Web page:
Enigmatic Code

Programming Enigma Puzzles

Enigma 1129: Minimal change

From New Scientist #2285, 7th April 2001 [link]

The coins from 1p to 100p in circulation are for 1p, 2p, 5p, 10p, 20p, 50p and 100p. If one receives 40p in change for a purchase it can be paid in a minimum of 2 coins (20p + 20p) but could be paid in one coin more than that minimum number (20p + 10p + 10p). But a few amounts of change cannot be paid for in one coin more than the minimum possible number of coins, for instance 1p and 50p.

Harry, Tom and I each paid 100p for an item priced such that the change due could not be paid in one coin more than the minimum possible number of coins. Each item cost a different amount.

Next day Harry and Tom bought the same items at the same price as on the previous day, whereas I bought a different item at a different price from any of the others, which again was such that the change due from 100p could not be paid in one coin more than the minimum possible number of coins. Each day the total cost of the three purchases was a prime number of pence.

How much did each of my purchases cost?

[enigma1129]

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2 responses to “Enigma 1129: Minimal change

  1. Jim Randell 6 February 2017 at 8:08 am

    This Python program runs in 42ms.

    from itertools import combinations
    from enigma import irange, Primes, diff, cached, printf
    
    # can amount <t> be made from <n> coins in <ds>
    @cached
    def make(t, n, ds):
      # amounts we can make from 1 coin
      if n == 1: return (t in ds)
      # otherwise use a coin less than t
      return any(make(t - d, n - 1, ds) for d in ds if d < t)
    
    # denominations to use
    denominations = (1, 2, 5, 10, 20, 50, 100)
    
    # consider values less than 100p
    vs = list()
    for v in irange(1, 99):
      # find the minimum number of coins required
      for m in irange(1, v):
        if make(v, m, denominations):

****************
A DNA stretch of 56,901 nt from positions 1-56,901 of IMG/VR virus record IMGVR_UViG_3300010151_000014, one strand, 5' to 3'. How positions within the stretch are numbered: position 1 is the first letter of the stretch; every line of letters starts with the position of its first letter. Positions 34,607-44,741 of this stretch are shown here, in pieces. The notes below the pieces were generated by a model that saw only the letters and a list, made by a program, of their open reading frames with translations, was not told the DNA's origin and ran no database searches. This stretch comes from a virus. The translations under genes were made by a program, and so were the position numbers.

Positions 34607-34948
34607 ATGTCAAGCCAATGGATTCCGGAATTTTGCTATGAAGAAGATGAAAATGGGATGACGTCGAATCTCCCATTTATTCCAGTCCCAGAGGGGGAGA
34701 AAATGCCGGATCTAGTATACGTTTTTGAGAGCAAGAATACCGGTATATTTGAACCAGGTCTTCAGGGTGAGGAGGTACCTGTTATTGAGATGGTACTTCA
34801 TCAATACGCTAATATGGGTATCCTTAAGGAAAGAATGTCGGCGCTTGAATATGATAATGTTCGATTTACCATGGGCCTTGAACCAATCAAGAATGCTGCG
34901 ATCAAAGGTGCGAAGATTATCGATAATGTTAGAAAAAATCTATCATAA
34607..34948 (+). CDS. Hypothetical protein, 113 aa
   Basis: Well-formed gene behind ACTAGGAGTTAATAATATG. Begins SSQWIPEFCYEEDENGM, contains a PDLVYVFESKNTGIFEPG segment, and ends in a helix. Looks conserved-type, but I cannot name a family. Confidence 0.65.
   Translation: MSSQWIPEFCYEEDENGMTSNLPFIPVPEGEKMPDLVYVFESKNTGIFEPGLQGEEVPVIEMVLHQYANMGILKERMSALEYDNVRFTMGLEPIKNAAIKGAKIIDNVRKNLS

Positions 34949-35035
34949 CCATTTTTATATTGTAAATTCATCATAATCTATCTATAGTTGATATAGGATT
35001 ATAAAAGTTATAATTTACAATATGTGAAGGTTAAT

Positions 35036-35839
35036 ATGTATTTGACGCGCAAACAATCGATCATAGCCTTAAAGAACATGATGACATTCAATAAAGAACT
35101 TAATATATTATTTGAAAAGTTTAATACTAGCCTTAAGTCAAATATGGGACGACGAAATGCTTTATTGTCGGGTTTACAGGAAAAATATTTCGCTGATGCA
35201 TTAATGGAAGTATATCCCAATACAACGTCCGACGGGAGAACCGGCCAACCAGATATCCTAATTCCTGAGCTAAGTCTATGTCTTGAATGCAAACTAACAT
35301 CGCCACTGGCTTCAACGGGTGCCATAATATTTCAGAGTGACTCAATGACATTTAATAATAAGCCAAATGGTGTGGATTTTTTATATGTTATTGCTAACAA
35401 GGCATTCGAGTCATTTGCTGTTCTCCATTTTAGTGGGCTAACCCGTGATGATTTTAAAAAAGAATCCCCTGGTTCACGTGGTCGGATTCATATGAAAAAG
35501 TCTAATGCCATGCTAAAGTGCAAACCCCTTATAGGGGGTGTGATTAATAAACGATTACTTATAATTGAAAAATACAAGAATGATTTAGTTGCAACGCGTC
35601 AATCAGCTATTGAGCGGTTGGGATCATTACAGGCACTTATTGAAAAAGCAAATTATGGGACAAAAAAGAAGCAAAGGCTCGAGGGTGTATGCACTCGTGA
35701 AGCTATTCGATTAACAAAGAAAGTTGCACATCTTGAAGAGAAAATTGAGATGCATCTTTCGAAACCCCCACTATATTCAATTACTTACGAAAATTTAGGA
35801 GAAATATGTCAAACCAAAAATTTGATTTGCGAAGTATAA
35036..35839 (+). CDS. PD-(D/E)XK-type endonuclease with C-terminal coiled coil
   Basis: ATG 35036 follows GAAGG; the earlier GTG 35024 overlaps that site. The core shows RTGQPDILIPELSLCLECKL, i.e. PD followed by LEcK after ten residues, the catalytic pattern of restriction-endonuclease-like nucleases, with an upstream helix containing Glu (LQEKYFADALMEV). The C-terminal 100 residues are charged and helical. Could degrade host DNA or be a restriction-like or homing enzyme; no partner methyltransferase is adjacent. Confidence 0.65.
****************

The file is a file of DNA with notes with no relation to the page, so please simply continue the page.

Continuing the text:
# record values that can't be done using m + 1 coins
          if not make(v, m + 1, denominations):
            printf("[{v} -> {m}]")
            vs.append(v)
          break
    
    printf("[vs = {vs}]")
    
    # possible prices of items
    ps = list(100 - v for v in vs)
    
    # primes up to 300
    primes = Primes(300)
    
    # choose item amounts for D on the two days (in some order)
    for (D1, D2) in combinations(ps, 2):
      # choose item amounts for H, T (in some order)
      for (H, T) in combinations(diff(ps, [D1, D2]), 2):
        # item total on both days is prime
        if not(H + T + D1 in primes and H + T + D2 in primes): continue
        printf("D1={D1} D2={D2} [H/T={H}/{T}]")
    

    Solution: The purchases cost 49p and 95p.

    There are only 4 change values (below 100p) that meet the criteria of the puzzle: 1p, 5p, 50p, 51p, 55p.

    Harry and Tom’s purchases cost 45p and 99p, so the total cost of the purchases on the two days were 193p and 239p.

  2. Brian Gladman 6 February 2017 at 2:49 pm
    from itertools import combinations
    from bisect import bisect
    
    coins = (1, 2, 5, 10, 20, 50, 100)
    
    # simple prime detection up to 360
    pr = {2, 3, 5, 7, 11, 13, 17}
    def is_prime(x):
      return x in pr or x > 18 and all(x % p for p in pr)
    
    # find the minimum number of coins to make <change>
    def min_coins(change, coins):
      cns = []
      while change:
        c = coins[bisect(coins, change) - 1]
        cns += [c]
        change -= c
      return cns
    
    # find whether <change> can be made with <n> coins
    def make(change, n, coins):
      if n == 1:
        return change in coins
      else:
        for c in coins:
          if c < change and make(change - c, n - 1, coins):
            return True
        else:
          return False
    
    # find items that can be bought when change cannot be
    # provided with one more coin than the minimum possible 
    item_costs = []
    for change in range(1, 100):
      nbr = len(min_coins(change, coins))
      if not make(change, nbr + 1, coins):
        item_costs += [100 - change]
    
    # look for combinations of three items from those identified for 
    # which their sum is prime
    triples = [t for t in combinations(item_costs, 3) if is_prime(sum(t))]
    
    # look for pairs of triples that share two items
    for t1, t2 in combinations(triples, 2):
      ins = set(t1).intersection(t2)
      if len(ins) == 2:
        # and extract the items that are not shared
        a, b = sorted((*set(t1).difference(ins), *set(t2).difference(ins)))
        print('{}p and {}p.'.format(a, b))
    

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